When jerry performs a trace to berferd, the destination is Example 4-3 shows that the first hop is the NAT router. The NAT then translates the destination address to and the source address to and forwards the packet out its outside interface. When berferd receives the trace packet, which is sent to a bogus port, it responds with an ICMP Port Unreachable error packet. That packet has a destination of and a source of NAT translates these addresses to a destination of and a source of, which is what jerry receives. Therefore, the trace is successful, but the inside device sees only the outside local address.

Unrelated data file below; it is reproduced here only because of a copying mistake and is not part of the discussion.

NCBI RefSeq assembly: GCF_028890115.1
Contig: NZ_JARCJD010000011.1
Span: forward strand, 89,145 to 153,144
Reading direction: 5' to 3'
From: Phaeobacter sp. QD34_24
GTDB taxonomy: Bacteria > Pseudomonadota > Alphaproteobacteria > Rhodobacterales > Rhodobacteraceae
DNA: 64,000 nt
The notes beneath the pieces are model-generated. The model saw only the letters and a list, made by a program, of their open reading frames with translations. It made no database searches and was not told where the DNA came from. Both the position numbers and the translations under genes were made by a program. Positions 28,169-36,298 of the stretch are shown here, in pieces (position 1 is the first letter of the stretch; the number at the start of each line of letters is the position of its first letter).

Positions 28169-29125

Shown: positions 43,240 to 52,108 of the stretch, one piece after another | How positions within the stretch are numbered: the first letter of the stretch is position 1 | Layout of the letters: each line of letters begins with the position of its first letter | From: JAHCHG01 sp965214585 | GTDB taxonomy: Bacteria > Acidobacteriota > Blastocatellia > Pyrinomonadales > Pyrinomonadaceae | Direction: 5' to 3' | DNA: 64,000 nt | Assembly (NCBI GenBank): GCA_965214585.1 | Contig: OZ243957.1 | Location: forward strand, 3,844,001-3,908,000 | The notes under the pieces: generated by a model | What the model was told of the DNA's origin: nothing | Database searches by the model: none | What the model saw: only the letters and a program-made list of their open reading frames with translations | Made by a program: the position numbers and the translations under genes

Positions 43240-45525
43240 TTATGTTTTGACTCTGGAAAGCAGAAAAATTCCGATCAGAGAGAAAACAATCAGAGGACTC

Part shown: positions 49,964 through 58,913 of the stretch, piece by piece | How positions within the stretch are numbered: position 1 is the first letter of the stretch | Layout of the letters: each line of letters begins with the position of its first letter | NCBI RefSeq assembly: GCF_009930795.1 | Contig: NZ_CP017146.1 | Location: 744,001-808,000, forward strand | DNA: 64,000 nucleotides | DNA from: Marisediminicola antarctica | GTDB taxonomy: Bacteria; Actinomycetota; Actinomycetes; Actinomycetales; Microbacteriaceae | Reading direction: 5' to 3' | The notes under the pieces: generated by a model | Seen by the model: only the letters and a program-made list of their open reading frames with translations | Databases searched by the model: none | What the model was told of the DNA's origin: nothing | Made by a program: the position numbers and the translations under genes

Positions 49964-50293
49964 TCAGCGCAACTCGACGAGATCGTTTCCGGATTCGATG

Example 4-3 A Trace from jerry.insidenet.com to berferd.outsidenet.com in Figure 4-14 Shows That the Trace Is Successful, and NAT "Hides" the Outside Global Address from the Inside

Jerry#trace berferd.outsidenet.com
Type escape sequence to abort.
Tracing the route to berferd.outsidenet.com (
 1 8 msec 8 msec 4 msec
 2 berferd.outsidenet.com ( 12 msec * 8 msec
3. Configuring NAT | Next Section Previous Section